Top Ten Data Threats and How to Guard Against Them: Weak Audit Trails
Here at Futurex, we know a thing or two about data security. Most importantly, we understand that critical data is at the heart of any organization and protecting these assets from being compromised is essential. 2016 will bring new data threats to companies and businesses, and Futurex wants to help protect the health of your organization. Over the coming months we will present our own list of Top Ten Data Threats across the Globe and will offer solutions for organizations looking to bolster their data security infrastructure.
“In God we trust. All others bring data.” William Edwards Deming, American engineer, statistician, and professor, speaks right to the heart of auditors with his witty statement. Audits constitute a portion of every business, every organization, and every industry. Audit trails help protect the secure, safe, flow of data. By consequence, a weak audit trail cause huge threats to organizations.
As Deming insinuates, audit trails exist partially to encourage individual accountability while in sensitive environments. Anonymity makes people brave (in a way organizations do not want). If something were to be stolen or compromised, detailed audit trails provide the who/what/when/where/how to catch the culprit. Audit trails also function as a type of technical control. System audits can help identify system performance issues. Application audit trails can find flaws in applications. Administrators can monitor device health and resources. Basically, audits and audit trails keep system vitals in check and make sure nothing fishy is going on. Specific industries have additional audit requirements.
The following are major audit requirements and laws by industry:
- PCI-DSS—Payment Card Industry Data Security Standard—Retail Industry - Any organization which processes payment cards, of any type, must track and monitor all access to network resources and cardholder data, through logging mechanisms.
- HIPAA—Healthcare Information Portability and Accountability Act—Healthcare Industry - Organizations in the healthcare industry must backup and retain patient records for an extended period of time, and must monitor access to patient records. Also Section §164.308(a)(1)(ii)(D) of HIPAA states that they must “implement procedures to regularly review records of information system activity, such as audit logs, access reports and security incident tracking reports”.*
- Sarbanes-Oxley Act of 2002—Financial Industry - This act holds publicly held companies and accounting firms to strict standards in regards to data storage, access, and retrieval. Corporations become responsible for financial reports and it requires management assessment of internal controls (such as logging and auditing of: network activity, database activity, login activity, user activity, and information access).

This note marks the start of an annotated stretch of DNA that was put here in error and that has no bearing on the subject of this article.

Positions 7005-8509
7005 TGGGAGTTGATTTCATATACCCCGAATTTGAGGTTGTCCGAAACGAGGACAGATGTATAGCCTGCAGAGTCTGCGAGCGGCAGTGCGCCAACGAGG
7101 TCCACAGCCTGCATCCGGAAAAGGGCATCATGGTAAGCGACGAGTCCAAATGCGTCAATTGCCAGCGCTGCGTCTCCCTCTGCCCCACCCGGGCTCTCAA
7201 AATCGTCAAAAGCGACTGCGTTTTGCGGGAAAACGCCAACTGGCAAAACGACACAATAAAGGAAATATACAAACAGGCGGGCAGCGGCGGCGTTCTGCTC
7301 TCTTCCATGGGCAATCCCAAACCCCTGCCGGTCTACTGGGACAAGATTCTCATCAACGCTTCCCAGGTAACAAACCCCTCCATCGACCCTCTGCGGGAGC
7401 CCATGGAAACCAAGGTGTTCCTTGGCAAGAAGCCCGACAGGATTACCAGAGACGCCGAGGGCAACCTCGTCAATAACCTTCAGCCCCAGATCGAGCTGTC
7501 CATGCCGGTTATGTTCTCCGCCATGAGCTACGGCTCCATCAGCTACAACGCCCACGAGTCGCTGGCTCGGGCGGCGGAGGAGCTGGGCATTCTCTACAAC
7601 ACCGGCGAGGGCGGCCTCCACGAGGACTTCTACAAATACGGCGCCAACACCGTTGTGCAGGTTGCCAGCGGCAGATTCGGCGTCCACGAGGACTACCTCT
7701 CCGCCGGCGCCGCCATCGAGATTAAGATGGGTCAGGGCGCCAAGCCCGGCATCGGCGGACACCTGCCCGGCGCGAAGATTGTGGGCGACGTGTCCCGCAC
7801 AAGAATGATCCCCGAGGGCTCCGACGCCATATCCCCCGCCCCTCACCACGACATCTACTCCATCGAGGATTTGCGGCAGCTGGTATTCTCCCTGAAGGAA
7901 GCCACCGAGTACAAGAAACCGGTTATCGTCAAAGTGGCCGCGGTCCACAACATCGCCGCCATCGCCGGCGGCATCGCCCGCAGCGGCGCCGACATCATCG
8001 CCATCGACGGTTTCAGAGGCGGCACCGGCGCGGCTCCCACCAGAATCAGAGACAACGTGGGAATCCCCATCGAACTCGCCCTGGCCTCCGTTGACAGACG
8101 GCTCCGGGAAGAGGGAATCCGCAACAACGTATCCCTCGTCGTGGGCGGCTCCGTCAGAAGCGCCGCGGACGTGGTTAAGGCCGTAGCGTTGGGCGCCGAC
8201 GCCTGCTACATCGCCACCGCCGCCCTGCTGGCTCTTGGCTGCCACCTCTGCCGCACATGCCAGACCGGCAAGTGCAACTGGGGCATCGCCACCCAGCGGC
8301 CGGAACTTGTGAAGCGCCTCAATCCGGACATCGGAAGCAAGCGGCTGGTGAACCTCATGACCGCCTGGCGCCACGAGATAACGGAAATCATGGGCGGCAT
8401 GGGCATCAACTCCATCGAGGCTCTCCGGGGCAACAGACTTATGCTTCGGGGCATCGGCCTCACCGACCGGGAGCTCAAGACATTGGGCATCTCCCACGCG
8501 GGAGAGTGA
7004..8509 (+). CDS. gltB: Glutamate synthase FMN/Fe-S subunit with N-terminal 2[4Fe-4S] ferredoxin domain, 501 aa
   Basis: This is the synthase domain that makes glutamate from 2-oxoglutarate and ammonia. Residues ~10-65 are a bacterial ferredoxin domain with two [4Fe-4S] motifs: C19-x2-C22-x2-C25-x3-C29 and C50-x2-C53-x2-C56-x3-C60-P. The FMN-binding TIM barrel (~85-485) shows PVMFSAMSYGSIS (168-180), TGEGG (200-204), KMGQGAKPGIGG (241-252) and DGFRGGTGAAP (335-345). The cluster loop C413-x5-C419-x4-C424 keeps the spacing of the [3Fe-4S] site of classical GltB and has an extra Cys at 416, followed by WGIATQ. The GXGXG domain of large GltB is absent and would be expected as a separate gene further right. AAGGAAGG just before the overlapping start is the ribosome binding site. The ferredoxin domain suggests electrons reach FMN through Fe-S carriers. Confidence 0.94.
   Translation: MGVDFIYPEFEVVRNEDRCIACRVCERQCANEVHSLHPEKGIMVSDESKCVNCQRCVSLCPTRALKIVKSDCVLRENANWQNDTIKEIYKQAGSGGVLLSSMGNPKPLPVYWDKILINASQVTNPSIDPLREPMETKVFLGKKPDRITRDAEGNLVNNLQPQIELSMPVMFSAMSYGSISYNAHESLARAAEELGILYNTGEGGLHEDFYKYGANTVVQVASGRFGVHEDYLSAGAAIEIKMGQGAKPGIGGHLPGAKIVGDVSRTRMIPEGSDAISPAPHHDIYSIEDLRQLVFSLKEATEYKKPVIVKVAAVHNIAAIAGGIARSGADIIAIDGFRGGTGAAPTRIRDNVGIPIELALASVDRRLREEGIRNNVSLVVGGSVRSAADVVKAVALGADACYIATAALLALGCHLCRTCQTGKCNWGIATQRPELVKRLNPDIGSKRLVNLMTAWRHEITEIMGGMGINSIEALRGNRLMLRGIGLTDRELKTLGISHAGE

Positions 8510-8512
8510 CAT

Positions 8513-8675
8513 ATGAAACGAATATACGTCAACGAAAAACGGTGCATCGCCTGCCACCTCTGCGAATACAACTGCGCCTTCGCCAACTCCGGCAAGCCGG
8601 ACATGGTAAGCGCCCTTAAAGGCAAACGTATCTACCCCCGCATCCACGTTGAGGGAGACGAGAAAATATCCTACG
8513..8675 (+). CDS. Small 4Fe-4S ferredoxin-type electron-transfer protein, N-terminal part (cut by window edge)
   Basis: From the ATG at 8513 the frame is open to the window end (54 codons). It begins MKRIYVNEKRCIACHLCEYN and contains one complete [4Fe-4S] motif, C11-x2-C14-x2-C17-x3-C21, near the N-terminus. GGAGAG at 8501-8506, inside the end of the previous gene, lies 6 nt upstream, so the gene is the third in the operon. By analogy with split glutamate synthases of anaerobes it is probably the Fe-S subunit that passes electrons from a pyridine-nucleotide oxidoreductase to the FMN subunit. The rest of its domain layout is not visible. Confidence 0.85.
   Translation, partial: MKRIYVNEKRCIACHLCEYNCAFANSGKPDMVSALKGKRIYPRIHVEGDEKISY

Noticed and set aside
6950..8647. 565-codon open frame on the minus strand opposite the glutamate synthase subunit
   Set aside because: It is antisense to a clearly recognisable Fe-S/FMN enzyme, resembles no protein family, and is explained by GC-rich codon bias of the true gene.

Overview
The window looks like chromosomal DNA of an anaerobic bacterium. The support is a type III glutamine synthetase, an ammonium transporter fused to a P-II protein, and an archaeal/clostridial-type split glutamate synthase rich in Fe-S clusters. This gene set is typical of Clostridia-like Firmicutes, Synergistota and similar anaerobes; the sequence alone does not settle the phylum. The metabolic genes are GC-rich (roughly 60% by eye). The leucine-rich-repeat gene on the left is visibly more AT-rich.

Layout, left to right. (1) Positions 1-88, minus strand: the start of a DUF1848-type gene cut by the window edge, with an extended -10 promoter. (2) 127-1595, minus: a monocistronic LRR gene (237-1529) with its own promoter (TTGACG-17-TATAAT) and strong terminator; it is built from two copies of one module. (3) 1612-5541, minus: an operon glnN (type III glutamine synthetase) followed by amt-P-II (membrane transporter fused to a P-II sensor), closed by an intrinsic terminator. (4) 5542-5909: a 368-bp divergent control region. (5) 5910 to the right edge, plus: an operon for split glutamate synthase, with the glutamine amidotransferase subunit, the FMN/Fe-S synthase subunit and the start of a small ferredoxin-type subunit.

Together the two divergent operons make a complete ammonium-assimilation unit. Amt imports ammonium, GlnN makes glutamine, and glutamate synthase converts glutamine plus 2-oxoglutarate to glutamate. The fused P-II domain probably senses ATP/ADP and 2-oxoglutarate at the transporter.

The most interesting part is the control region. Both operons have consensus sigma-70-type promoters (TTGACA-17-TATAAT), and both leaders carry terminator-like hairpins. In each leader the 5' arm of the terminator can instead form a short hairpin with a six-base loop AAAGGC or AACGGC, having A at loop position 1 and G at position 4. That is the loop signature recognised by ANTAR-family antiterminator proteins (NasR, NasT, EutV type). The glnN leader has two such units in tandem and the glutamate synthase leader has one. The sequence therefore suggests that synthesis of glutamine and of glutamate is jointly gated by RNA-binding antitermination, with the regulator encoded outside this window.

- UK Data Protection Act of 1998—Consumer Privacy - In order to protect personal data, ensure its accuracy, and safeguard against unlawful processing, the United Kingdom requires “appropriate technical and organizational measures [to be] taken against accidental loss or destruction of, or damage to, personal data.”* Audits and logs are the measures they are referencing.
With so many laws in requirements in place to audit system access and technical environments, why is there still uncertainty? Why can law enforcement not immediately the villain in instances of breached data? Why are phrases such as “x number of people may have been compromised, x information might have been breached” still common today? The answer, in part, is weak audit trails.
Organizations with multiple HSMs, who own large data centers, or have data centers dispersed throughout the world may find it difficult to establish an audit routine that meets compliance requirements, is granular, and is easily accessible. Our developers and engineers think like you. Are audits necessary? Yes. Are they fun? No. Can we engineer devices which make this routine more efficient and secure? Absolutely, yes!
The Futurex Guardian9000 fulfills compliance requirements from one central location. Firmware updates and log audits, two items which typically take days to perform at organizations with multiple cryptographic devices spread across multiple data centers, can be performed from one centrally-located device. Authenticated system logs for all connected devices are stored in a central repository, meaning that you immediately know who accessed which device, as soon as they access it. To meet HIPAA requirements, hospitals and other healthcare practitioners can utilize the SAS9000- a secure, high-volume data storage HSM. It provides detailed audit records and the ability to generate customized reports. It easily manages internal and external audits while maintaining complete, authenticated audit log files of all activity and access. Also, there is integrated replication and mirroring capabilities to ensure that automatic backups may be kept within the device, with user-definable parameters for additional functionality. Data and logging, as such, can be done in FIPS 140-2 Level 3-compliant technology.
For questions or advice about strengthening your audit trail, contact a Futurex Solutions Architect—and stay tuned for our next installment of Top Ten Data Threats across the Globe.